POETRY                                                     15™                                        POGGENDORFF

in which an unaccented syllable is followed by one which is accented. This is illustrated in the following six-accented or hexameter line: "When balmy showers refresh the mower's soil." The trochee is the reverse of the iambus, having an accented syllable followed by one which is unaccented, as in the following five-accented or pentameter line : ' ' Spake full well in language quaint and olden." The anapest is like the iambus, but has two unaccented syllables preceding one which is accented, as in the following four-accented or tetrameter line: "There the warrior lay stretched in the midst of his pride." The dactyl is the reverse of the anapest, being like the trochee, but having two unaccented syllables followed by one which is accented. This is illustrated in the following three-accented or trimeter line: "Here we securely may hide us all." Stanzas are composed of groups of such lines, bound together by rime or a similarity in the sounds with which they end. Stanzas are not always used, and rime is not absolutely necessary, but rhythm is essential to poetry. Blank verse or unrhymed iambic pentameter, is the favorite verse of Shak-spere and Milton. The melody is often increased by the careful use of pauses; by alliteration or the repetition of the sounds with which words begin; by assonance or the repetition of the same arrangement of vowels in two or more words; and by onomatopoeia or a close suiting of the sound to the sense.

The most characteristic forms of poetic structure are the lyric, the epic and the drama.

Lyric Poetry, which is much the more common, had its origin in singing, and still possesses many qualities which associate it with music. It usually deals in a personal and individual way with interests which are definite and present and usually of a subjective and emotional nature. It is best when spontaneous, sincere and brief. Its many varieties have grown from variations in form suited to its wide range of subjects. It may deal with religion, as in Whittier's The Eternal Goodness; with patriotism, as in Lowell's Commemoration Ode; with affection, as in Poe's Annabel Lee; with nature, as in Bryant's Thanatopsis; with grief, as in Emerson's Threnody; with reflection, as in Longfellow's My Lost Youth; with social life, as in Holmes's The Boys. There also are numerous fixed forms of the lyric, the chief of these being the sonnet, with fourteen lines always and a specified arrangement of rimes.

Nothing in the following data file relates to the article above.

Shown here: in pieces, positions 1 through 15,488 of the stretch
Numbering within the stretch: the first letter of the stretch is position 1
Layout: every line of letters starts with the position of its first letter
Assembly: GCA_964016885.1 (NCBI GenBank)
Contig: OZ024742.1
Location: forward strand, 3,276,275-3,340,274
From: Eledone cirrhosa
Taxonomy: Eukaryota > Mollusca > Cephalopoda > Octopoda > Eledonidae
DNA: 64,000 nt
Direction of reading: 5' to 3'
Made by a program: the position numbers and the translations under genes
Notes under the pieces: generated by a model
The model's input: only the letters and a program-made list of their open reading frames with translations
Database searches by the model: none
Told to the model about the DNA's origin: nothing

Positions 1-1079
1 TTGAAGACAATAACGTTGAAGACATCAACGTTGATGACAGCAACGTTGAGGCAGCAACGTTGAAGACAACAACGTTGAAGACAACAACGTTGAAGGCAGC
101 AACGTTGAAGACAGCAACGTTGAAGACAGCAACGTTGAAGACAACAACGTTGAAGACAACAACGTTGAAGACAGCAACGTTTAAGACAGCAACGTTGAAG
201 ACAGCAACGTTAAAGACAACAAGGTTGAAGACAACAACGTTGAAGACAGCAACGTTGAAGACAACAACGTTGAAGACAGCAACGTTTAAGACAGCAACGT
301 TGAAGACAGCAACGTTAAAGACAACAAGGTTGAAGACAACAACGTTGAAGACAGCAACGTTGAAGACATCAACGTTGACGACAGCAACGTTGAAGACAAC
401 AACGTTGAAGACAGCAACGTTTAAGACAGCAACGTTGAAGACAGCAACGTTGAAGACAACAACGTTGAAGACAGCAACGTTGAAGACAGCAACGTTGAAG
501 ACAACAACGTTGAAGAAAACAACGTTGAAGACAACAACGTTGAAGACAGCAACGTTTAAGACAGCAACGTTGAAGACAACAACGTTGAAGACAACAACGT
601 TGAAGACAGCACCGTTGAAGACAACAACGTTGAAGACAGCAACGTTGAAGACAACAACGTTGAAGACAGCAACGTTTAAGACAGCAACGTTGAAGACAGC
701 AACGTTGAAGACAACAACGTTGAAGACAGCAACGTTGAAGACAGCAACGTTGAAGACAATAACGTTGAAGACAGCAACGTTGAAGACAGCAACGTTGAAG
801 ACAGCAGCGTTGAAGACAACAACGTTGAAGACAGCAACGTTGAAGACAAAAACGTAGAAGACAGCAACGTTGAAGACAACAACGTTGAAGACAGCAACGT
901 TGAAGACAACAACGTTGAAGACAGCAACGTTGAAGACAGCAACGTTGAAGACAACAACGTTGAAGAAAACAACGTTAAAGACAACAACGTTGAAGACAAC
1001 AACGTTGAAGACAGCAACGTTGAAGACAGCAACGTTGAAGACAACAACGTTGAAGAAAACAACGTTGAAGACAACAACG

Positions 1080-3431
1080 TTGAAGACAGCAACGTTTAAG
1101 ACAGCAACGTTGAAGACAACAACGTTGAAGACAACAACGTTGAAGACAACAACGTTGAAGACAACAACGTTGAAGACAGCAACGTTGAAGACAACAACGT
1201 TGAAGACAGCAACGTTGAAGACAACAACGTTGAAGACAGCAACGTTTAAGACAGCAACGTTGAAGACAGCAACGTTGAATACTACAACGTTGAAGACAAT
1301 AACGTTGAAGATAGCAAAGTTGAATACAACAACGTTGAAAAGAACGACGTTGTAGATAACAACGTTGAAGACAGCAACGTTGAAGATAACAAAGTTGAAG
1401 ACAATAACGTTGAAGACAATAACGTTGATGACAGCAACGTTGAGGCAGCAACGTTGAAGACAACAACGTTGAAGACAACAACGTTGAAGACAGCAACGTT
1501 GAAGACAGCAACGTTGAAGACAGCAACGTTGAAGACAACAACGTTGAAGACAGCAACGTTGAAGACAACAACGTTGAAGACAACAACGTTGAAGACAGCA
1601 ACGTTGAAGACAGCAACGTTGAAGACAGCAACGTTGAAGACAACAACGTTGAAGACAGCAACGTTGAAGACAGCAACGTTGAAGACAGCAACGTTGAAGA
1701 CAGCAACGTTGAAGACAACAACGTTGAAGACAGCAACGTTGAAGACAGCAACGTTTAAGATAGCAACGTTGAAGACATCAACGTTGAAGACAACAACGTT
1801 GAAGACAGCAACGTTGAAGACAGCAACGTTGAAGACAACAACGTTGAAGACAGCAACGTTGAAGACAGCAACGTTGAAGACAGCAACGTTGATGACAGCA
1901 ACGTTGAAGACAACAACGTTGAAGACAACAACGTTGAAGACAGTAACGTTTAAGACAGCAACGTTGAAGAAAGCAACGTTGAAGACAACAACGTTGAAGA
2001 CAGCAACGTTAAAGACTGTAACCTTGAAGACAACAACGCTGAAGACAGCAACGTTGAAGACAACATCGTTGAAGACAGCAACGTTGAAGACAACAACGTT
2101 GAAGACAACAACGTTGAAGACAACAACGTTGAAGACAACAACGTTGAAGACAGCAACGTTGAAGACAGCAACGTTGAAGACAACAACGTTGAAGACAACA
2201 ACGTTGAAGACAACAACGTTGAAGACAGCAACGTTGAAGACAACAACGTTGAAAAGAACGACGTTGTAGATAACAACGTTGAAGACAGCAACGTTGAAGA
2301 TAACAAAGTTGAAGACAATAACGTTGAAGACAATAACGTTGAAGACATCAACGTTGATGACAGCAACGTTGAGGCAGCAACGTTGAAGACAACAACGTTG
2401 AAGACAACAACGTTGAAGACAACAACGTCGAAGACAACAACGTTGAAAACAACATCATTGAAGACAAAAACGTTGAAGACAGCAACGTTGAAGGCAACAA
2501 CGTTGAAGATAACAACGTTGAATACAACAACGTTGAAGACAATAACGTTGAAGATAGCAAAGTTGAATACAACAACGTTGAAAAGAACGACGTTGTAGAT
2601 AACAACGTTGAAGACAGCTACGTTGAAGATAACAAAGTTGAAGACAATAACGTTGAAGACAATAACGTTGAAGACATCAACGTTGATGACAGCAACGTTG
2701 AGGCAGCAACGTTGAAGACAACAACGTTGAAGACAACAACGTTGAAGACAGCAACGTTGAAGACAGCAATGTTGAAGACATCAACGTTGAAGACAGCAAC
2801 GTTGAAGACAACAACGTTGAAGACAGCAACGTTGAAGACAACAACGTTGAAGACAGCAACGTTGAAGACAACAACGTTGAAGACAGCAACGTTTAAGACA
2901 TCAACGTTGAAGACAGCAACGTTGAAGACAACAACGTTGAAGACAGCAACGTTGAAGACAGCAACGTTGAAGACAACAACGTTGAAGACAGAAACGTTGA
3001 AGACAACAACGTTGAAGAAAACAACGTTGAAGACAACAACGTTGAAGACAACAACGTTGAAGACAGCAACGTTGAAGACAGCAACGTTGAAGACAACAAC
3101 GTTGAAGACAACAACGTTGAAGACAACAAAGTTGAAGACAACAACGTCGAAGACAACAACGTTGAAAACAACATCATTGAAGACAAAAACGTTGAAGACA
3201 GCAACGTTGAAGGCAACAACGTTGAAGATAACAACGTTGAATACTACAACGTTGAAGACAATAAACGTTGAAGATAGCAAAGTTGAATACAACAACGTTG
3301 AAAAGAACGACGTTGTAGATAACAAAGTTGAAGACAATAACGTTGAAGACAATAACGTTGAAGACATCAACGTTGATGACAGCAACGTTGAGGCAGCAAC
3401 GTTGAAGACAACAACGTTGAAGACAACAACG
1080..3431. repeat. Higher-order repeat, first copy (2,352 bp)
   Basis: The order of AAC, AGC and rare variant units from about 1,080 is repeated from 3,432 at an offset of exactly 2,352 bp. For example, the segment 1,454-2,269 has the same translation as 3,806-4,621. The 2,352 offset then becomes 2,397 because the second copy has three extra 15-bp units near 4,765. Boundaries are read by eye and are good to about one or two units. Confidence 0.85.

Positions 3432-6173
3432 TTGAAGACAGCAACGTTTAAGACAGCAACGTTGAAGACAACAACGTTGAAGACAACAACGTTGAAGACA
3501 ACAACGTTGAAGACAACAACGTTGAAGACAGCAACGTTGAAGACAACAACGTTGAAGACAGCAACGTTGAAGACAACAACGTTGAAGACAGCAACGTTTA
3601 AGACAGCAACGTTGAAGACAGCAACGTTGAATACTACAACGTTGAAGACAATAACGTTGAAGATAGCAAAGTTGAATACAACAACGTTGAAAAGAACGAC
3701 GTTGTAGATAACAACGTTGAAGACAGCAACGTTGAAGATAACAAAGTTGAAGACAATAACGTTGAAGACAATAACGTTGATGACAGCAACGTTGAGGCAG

The epic, which probably was the earliest form of poetry, had its origin in recitation. As contrasted with the lyric, it is impersonal in attitude and general in interest, dealing usually with objective events of a national or racial character, especially as they are represented in the experiences of a

typical hero. In form it is long, simple and regular. The Greek Iliad and Odyssey, the Anglo-Saxon Beowulf, the medieval romances of King Arthur and a few modern poems like Longfellow's Hiawatha are examples. Related forms are the allegory, like Dante's Divine Comedy; the idyl, like Whittier's Snow-Bound; and the ballad, as in the Robin Hood cycle.

The drama, having its origin in acting, unites many of the characteristics of the epic and of the lyric. It presents the past as present, gives outward form to inward spirit, and embodies general characteristics of human nature in its characters and fundamental laws of cause and effect in its plots. Both the ancient and the modern drama began as religious ceremonies, but by the time of Shakspere the drama had become wholly secular. In general, each play either is a tragedy, in which the hero is overcome through his fault or error or fate; or is a comedy, in which the hero triumphs. There is a great distinction between the poetic drama and that which is merely intended for the stage, but even the latter suggests the introduction, complication, climax, solution and conclusion which are the characteristic divisions of almost every work of literature.

It will be evident, in conclusion, that poetry, in addition to delighting the reader with a "beauty [which] is its own excuse for being," may be a means of cultivating fine emotion, informing the mind, developing the intellect, and training and stimulating the will.

To select the best out of the great mass that has been and is being written is not difficult after one has experienced the pleasure and profit to be derived from familiarity with even one example of such poetry as the world has long judged great. The thorough enjoyment of a drama by Shakspere, a lyric by Wordsworth or one of Tennyson's Idyls of the King is an experience which enables the student to recognize excellence in any poetry he may meet, and will make the reading of any but the excellent a disappointment. In the study of any poem one may well attend to the nature, source and handling of the material; to the mood of the poet and its development ; the essential theme, its treatment and conclusion; the diction, meter, form; and any other notable characteristics. It always is interesting and valuable to become familiar with enough examples of the work of a single author to acquire an impression of the general character of his product, his personal attitude toward life and his individual suggestion for the solution of its problems.

Pog'gendorff, Johann Christian, an eminent German physicist, was born at Hamburg, Dec. 29, 179Ŏ; and died at Berlin, Jan. 2, 1877. He is best known, perhaps, in his capacity as editor of the great Ger-